Polling editor says more Trump voters feel disaffected from GOP than Clinton voters do from Dems

Morning Consult features editor Joanna Piacenza told Hill.TV on Monday that more people who voted for President TrumpDonald John TrumpWatergate prosecutor says that Sondland testimony was 'tipping point' for Trump In private moment with Trump, Justice Kennedy pushed for Kavanaugh Supreme Court nomination: book Obama: 'Everybody needs to chill out' about differences between 2020 candidates MORE feel disaffected from the Republican Party, compared to the number of people who voted for Hillary ClintonHillary Diane Rodham ClintonDemocratic strategist laments 'low bar' for Biden debate performance Wasserman Schultz makes bid for House Appropriations Committee gavel Trump to hold campaign rally in Pennsylvania next month MORE who feel disaffected from the Democratic Party. 

"We found that there's a larger share of voters who voted for Trump that feel disaffected from the Republican Party than Clinton voters feel disaffected from the Democrats," Piacenza told host Jamal Simmons on "What America's Thinking."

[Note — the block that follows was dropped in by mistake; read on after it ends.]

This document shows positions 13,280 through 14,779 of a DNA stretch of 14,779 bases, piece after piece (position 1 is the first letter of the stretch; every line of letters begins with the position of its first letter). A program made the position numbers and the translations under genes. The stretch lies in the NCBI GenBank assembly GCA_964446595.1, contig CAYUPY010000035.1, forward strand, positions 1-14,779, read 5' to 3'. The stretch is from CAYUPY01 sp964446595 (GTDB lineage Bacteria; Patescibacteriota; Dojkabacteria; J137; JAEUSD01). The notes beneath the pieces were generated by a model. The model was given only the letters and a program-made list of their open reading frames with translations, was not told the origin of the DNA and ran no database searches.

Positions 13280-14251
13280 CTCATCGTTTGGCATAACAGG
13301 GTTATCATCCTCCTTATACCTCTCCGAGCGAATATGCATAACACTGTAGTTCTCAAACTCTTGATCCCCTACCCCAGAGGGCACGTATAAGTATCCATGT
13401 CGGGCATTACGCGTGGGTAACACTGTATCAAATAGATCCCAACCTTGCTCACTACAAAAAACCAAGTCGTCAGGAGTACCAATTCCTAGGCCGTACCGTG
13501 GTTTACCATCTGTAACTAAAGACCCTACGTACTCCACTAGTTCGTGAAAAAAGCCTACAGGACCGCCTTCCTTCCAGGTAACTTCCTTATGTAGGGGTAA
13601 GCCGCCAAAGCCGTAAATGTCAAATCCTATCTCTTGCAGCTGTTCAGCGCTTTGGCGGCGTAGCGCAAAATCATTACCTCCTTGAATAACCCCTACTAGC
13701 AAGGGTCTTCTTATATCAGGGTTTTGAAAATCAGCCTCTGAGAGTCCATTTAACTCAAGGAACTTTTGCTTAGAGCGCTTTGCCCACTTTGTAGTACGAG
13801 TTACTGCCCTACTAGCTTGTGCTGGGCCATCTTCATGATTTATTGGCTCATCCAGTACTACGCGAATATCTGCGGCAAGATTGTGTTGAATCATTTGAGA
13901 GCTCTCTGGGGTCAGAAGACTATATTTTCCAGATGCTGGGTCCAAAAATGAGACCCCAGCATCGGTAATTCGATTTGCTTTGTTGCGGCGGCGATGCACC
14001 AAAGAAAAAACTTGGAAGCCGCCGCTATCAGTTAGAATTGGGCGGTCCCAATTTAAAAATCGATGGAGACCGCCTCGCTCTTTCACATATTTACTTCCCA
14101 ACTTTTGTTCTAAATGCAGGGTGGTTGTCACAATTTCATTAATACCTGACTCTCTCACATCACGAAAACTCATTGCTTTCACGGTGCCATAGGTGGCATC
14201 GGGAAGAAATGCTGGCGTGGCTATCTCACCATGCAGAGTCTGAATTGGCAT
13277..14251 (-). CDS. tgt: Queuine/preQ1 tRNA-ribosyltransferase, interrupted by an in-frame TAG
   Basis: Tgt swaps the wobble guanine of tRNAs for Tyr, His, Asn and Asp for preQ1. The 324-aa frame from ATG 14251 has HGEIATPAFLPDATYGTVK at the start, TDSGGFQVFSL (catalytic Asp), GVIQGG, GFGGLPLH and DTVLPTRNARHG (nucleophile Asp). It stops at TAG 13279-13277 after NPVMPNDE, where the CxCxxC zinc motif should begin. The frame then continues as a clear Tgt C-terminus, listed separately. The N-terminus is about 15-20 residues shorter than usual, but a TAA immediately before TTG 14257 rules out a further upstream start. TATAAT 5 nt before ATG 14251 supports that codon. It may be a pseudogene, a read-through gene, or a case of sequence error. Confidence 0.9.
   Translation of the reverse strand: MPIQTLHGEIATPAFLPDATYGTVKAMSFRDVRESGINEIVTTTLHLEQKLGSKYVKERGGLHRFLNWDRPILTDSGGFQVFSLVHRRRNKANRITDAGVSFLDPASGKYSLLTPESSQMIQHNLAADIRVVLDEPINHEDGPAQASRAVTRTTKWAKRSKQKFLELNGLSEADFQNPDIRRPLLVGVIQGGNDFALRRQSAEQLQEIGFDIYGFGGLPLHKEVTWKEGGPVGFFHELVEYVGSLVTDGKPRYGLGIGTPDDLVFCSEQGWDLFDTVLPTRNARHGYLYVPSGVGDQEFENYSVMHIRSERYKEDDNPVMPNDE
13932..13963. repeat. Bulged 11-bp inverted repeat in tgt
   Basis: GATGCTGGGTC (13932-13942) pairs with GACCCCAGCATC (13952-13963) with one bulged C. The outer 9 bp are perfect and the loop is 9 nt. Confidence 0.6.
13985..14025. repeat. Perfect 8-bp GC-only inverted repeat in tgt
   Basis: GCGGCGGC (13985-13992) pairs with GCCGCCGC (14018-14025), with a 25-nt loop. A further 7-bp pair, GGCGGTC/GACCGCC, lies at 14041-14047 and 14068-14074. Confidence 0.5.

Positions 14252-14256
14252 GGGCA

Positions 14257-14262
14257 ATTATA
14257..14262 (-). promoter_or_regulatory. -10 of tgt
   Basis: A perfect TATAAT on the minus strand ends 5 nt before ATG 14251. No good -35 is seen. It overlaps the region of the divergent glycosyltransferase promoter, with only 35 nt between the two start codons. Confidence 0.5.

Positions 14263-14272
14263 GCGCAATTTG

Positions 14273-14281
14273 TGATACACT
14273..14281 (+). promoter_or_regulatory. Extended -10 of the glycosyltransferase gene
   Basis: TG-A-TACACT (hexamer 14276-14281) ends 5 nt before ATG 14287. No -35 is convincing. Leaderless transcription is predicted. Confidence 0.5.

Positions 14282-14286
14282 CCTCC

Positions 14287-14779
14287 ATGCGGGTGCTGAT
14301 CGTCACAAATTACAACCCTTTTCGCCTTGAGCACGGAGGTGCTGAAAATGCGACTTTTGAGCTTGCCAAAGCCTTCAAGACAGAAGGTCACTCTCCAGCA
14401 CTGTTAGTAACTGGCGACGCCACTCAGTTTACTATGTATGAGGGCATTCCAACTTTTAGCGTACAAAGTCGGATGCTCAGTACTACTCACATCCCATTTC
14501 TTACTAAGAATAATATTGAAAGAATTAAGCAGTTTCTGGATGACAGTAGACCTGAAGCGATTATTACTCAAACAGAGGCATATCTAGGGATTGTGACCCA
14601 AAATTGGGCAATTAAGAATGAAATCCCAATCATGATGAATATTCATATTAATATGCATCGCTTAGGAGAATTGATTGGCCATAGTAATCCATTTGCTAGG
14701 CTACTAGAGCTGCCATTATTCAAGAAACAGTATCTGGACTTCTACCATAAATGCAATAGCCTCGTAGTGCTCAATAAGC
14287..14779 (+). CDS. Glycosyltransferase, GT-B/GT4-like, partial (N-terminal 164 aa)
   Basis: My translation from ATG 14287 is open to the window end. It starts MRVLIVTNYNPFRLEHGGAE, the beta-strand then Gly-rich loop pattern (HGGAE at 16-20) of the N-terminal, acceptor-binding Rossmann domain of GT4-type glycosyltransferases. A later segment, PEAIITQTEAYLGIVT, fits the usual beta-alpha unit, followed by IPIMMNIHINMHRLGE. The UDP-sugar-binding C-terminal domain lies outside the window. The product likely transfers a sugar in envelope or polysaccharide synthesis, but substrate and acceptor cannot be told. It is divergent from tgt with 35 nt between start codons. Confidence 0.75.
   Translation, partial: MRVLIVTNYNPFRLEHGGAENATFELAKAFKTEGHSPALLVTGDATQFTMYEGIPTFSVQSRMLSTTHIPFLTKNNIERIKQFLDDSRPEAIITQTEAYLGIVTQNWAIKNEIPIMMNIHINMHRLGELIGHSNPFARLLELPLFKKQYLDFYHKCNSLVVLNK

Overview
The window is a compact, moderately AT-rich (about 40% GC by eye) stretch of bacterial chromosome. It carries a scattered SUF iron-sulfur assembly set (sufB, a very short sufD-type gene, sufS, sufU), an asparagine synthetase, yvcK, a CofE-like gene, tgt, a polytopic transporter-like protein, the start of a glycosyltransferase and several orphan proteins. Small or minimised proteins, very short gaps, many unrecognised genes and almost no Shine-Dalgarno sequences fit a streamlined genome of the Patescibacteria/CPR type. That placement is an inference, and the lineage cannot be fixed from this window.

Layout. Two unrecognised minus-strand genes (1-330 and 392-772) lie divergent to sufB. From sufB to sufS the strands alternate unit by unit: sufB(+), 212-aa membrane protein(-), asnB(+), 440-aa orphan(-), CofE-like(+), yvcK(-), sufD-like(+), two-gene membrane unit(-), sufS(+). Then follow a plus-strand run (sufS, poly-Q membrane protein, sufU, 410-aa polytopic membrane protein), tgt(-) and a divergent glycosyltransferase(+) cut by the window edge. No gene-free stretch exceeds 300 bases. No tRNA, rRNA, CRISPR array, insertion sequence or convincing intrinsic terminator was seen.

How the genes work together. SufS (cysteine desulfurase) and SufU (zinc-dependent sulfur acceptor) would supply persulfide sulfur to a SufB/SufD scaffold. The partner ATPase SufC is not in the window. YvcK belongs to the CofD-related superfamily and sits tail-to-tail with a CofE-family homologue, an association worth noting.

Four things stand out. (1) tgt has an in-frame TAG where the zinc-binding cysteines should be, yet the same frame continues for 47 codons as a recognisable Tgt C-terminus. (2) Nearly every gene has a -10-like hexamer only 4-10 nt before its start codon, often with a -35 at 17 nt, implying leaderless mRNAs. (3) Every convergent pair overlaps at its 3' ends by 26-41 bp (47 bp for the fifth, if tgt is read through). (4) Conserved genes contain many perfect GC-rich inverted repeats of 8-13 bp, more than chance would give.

Piacenza was referring to a Morning Consult survey released last month which found that 24 percent of Trump voters said they identified less with the Republican Party, while 21 percent of Clinton voters said they identified less with the Democratic Party. The poll in question had a margin of error of 1 percent. 

"It's a 3-point difference, but it's something. So nearly a quarter of people who voted for Trump no longer feel like they identify with that party. That's a big number," she continued. 

"One of the biggest differences between these disaffected voters and Republicans overall is that the disaffected voters want Republicans to start compromising more," she said. "They want them to start negotiating with Democrats instead of taking these harder stances." 

— Julia Manchester